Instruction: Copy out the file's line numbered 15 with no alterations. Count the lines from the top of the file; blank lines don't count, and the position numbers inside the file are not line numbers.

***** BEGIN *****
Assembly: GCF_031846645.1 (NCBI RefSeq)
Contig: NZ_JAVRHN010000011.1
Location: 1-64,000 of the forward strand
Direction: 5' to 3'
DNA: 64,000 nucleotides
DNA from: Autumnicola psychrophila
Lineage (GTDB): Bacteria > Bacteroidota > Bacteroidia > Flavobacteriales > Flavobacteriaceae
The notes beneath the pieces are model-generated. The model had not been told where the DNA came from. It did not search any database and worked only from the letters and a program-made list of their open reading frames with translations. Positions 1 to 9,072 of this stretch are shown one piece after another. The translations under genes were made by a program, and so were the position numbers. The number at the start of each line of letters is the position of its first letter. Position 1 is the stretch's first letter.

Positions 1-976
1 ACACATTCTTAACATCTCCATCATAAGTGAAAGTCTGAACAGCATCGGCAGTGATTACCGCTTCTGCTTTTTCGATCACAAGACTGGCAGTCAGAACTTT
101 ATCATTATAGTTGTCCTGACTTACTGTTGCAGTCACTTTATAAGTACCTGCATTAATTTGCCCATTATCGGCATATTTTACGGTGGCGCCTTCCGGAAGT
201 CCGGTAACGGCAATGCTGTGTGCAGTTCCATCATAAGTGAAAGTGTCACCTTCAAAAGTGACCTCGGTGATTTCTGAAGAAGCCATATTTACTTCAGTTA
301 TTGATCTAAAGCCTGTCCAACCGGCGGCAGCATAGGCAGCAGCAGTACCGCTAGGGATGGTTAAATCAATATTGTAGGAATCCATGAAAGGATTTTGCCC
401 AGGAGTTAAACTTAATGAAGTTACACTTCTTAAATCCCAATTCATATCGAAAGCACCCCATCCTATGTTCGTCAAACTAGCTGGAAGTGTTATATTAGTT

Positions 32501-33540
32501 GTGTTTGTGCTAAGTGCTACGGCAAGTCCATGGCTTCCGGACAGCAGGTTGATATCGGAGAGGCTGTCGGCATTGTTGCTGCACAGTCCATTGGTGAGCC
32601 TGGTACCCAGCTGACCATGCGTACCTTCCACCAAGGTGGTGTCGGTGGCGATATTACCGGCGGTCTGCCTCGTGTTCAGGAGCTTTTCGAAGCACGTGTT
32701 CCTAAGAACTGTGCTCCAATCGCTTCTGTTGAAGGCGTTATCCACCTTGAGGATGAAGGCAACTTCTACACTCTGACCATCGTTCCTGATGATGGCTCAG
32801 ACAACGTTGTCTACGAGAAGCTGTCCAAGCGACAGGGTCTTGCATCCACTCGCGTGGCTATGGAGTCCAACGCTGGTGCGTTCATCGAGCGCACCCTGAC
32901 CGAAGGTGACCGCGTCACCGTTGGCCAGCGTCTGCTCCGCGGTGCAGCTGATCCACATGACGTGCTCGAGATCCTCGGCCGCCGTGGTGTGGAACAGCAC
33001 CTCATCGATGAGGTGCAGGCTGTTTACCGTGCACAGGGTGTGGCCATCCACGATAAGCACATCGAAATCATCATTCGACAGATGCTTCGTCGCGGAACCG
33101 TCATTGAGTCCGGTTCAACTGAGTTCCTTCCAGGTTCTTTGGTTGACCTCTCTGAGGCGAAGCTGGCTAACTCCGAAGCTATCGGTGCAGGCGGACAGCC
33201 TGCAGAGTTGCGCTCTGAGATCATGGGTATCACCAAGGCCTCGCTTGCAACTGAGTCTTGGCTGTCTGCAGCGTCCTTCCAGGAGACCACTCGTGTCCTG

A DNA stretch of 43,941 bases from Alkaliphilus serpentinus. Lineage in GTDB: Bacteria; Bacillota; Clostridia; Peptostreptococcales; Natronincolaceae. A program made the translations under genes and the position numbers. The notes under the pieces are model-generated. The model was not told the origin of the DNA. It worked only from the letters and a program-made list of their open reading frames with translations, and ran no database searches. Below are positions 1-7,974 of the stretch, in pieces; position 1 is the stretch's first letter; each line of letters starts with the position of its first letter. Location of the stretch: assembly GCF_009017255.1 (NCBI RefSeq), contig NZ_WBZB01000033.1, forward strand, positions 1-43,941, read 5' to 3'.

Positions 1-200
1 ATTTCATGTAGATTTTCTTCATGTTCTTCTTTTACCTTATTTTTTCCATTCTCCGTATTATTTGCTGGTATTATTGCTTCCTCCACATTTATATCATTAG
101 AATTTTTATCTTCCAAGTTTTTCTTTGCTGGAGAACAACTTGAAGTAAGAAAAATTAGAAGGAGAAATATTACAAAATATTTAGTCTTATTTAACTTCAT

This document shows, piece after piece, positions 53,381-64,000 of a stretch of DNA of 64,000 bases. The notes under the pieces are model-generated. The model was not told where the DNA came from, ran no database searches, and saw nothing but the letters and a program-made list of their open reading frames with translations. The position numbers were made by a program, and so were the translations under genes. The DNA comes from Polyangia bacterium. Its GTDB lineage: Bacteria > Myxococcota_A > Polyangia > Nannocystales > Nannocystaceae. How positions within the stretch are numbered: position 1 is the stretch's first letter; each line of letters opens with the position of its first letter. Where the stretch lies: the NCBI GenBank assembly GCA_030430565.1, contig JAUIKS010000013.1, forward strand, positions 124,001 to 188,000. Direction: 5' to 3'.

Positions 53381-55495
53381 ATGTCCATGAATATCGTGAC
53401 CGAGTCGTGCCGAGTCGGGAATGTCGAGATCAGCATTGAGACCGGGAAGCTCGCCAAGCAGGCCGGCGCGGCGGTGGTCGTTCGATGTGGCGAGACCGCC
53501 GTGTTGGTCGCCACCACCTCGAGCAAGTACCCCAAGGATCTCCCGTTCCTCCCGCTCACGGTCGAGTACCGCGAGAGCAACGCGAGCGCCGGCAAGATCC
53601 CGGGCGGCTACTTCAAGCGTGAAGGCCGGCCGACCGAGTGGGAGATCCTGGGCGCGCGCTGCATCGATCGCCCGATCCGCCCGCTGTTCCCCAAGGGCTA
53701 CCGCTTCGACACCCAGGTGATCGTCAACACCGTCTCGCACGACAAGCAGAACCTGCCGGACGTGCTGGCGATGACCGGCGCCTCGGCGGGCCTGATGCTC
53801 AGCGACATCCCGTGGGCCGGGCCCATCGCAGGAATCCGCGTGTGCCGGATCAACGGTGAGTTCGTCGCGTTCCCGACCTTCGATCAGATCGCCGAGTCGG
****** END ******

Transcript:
Positions 32501-33540